Teatime at the National Palace Museum
The many facets of tea appreciation are the focus of a new exhibit at Taiwan’s most venerable cultural institution
By: Ian Bartholomew STAFF REPORTER
Wednesday, Mar 25, 2009, Page 13
The National Palace Museum Tea Ceremony Exhibition (故宮文創系列活動 — 茶事展演) is something new in the annals of this venerable museum. It is a novel departure on many fronts, not least as being the first time guests can partake of tea and snacks as an actual part of the overall experience of art appreciation.
The current exhibition is a pilot project for a cultural creativity center (創意中心) that has been much touted by the National Palace Museum’s recently installed director Chou Kung-shin (周功鑫). Speaking at the opening of the activity at the museum’s Second Exhibition Area in the Library Building (圖書文獻大樓), Chou said that the museum, as the most esteemed and sophisticated cultural conservation agency in the country, would be able to provide a solid basis for the development of Taiwan’s “creative cultural industry” (文化創意產業).
“In Taiwan, we have lots of creative talent, and industry is what we built this country on,” Chou said. “We can provide a foundation that will inject a richer cultural content into the efforts of our young creative artists and entrepreneurs.”
The move is part of a larger effort, which has already seen the establishment of highly successful musical evenings and the creation of a Children’s Gallery, to expand the museum’s role and interact more energetically with contemporary social and cultural developments.For the current activity, the museum has commissioned the Ren Dan Ru Chu Tea Study Group (人澹如菊茶書院) to create an exhibition on the theme of tea, relating it to both the physical and spiritual environment of the tradition.
While the museum’s collection contains many artifacts and paintings related to tea drinking, the current exhibition is housed in seven spaces created by interior designers working together with tea experts and members of the study group.
A CUP OF CALM
Interior designer and curator Chen Cheng-tao (陳正道), in explaining his own exhibit — a simple steel frame hut, the shadow of a tree falling against the wall, a low wooden table placed on a mat floor — said that the environmentally friendly nature of the materials he used, and even the shadow on the wall, were all part of an atmosphere that was integral to creating an environment for appreciating tea and the meditative calm that this activity can induce.A new student of tea master Li Shu-yun (李曙韻) who was serving as an assistant at the event was effusive about the beauty of the spaces, saying they almost brought tears to her eyes. The careful combination of materials, light and utensils are designed to suggest poetic atmospheres that stimulate the senses. “In the workplace, you have to do many things that you might not want to, so you close down your awareness to things,” she said. “Tea appreciation helps you to open up your awareness again, as you focus on subtle things in the act of making and serving tea.”Some of the spaces are traditionally decorated, ranging from re-creations of traditional Hakka architecture from Beipu (北埔) in Hsinchu County, to highly contemporary affairs, such as one enclosed in a giant transparent plastic bubble and another hung about with reflective strips of material.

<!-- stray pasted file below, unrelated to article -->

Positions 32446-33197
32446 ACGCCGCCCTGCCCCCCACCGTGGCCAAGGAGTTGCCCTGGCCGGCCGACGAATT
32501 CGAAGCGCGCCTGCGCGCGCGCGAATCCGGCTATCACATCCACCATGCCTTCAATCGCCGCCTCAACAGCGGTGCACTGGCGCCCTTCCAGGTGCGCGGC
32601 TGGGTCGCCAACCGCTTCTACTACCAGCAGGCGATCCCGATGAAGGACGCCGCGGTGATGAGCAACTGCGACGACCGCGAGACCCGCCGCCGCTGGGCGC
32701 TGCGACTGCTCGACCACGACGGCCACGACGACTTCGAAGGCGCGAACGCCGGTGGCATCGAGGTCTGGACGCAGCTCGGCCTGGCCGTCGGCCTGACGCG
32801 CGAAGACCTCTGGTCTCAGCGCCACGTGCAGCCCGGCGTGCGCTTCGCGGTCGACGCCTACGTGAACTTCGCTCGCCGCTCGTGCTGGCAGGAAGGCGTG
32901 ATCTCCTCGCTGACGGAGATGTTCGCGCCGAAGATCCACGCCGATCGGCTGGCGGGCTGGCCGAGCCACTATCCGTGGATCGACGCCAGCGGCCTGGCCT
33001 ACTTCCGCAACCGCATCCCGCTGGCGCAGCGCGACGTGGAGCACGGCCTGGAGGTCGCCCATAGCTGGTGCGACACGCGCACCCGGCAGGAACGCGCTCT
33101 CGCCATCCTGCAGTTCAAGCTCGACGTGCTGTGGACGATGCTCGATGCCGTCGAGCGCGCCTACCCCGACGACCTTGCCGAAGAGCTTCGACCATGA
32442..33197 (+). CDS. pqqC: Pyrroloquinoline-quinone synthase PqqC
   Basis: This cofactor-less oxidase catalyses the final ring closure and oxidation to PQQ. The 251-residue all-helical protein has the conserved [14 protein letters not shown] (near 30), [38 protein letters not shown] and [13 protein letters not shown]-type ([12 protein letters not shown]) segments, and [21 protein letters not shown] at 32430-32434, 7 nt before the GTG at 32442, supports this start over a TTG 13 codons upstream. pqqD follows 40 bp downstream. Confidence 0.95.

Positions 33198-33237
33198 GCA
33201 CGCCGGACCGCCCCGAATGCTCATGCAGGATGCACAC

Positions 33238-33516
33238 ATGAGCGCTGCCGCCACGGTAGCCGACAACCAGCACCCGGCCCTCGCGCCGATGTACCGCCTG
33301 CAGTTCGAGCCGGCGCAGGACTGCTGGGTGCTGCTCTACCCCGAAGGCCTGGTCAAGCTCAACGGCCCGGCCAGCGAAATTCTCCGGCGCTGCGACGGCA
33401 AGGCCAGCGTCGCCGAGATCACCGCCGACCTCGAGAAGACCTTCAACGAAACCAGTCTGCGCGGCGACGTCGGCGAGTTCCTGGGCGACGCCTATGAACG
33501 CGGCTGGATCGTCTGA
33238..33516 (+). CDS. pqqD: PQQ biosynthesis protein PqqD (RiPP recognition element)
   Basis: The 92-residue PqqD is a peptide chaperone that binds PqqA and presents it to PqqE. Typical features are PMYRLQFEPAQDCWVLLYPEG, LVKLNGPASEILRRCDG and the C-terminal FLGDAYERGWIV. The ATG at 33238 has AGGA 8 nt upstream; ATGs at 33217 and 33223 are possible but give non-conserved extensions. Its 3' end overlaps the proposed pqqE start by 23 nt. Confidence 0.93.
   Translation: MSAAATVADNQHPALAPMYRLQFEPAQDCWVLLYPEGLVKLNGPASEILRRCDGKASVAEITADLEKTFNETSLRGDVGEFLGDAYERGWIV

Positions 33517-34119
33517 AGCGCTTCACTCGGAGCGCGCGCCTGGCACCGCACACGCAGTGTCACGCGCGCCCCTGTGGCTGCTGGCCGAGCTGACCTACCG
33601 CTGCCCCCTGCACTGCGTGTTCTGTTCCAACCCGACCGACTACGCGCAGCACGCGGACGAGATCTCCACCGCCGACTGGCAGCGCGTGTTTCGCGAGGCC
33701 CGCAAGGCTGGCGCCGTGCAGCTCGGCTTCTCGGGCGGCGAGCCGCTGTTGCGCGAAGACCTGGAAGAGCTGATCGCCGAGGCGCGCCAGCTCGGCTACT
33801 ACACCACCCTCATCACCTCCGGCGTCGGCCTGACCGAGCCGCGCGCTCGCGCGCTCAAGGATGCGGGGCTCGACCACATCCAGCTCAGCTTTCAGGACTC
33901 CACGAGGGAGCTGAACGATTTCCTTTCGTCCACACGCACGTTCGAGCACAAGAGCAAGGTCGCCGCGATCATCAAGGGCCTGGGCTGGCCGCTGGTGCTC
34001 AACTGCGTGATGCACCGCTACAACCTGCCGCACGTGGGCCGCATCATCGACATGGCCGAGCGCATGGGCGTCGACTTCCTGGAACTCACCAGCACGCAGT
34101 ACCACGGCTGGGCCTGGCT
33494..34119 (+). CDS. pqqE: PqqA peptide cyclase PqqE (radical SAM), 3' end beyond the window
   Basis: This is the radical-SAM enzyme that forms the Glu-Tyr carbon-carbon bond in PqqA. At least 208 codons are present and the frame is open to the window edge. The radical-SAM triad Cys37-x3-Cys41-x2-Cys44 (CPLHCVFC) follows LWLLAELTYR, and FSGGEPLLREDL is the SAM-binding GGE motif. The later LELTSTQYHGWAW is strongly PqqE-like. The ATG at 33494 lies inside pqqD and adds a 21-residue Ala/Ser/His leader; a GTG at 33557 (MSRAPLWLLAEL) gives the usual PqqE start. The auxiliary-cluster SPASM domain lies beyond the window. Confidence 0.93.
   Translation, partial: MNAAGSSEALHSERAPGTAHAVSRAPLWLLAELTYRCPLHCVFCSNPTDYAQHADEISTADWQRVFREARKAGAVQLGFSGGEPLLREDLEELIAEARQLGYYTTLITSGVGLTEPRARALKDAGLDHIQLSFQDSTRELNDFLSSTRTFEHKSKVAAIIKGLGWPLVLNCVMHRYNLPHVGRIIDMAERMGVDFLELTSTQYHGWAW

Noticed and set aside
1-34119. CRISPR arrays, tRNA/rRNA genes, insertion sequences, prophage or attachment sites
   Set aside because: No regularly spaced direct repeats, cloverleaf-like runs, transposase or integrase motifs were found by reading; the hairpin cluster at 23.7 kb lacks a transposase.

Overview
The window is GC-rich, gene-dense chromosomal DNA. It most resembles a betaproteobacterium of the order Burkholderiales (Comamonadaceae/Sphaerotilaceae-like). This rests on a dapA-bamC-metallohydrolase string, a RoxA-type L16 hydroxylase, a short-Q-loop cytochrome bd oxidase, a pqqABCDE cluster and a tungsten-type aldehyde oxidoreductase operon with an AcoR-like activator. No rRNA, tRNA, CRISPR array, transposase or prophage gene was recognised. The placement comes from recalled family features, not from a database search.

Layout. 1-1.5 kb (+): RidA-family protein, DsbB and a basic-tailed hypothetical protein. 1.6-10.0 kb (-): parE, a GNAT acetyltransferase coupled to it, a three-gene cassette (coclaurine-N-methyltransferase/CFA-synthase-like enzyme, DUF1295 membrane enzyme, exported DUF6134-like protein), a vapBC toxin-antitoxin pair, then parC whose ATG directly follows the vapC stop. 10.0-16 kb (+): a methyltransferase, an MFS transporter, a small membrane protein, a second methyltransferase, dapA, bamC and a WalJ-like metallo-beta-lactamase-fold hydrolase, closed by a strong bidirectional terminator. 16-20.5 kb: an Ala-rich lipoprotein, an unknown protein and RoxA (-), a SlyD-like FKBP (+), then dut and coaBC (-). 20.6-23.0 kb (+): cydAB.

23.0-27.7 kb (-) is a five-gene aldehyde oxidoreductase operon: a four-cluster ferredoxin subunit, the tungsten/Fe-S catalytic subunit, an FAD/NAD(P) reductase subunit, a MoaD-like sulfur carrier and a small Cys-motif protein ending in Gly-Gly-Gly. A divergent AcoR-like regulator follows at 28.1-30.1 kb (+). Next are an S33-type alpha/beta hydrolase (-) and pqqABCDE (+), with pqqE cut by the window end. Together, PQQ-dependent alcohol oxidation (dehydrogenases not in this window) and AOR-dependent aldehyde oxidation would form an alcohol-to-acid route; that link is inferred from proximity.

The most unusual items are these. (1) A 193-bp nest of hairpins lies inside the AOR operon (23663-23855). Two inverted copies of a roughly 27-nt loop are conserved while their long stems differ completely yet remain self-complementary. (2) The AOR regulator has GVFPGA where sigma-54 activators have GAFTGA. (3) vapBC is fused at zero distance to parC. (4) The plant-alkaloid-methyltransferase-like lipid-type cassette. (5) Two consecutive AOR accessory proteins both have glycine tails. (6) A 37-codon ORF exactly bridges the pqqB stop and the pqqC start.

SUP AND LEARN
There is plenty to think about in viewing the exhibition, and a free English-language pamphlet available at the door goes some way to explaining the concepts involved. As with many contemporary art shows in Taiwan, the explanatory notes next to the exhibits, some in poetry form, are excessively abstract. Volunteers will be on hand every day to answer questions, and there are lectures to be given by tea masters every Friday, Saturday and Sunday until April 18, on subjects such as The Aesthetics of Taiwan Tea Culture (台灣紅茶篇), the Potential of the Taiwanese Tea Room (台灣茶室的可能), and A History of the Changing Flavor of Prize-Winning Dongding Oolong Tea (凍頂比賽茶的變遷史).
A full schedule of the lectures is available on the museum’s Web site (Chinese only) at www.npm.gov.tw/zh-tw/learning/education/education_08.htm?docno=101. Seating for the lectures is limited and bookings are recommended. Call (02) 2881-2021 X2113 to make a reservation.
The Ren Dan Ru Chu Tea Study Group will provide tea and traditional tea snacks in the lobby outside the exhibition area for NT$100, giving visitors a chance to appreciate some tea after they have contemplated the artistry of the seven tea drinking areas.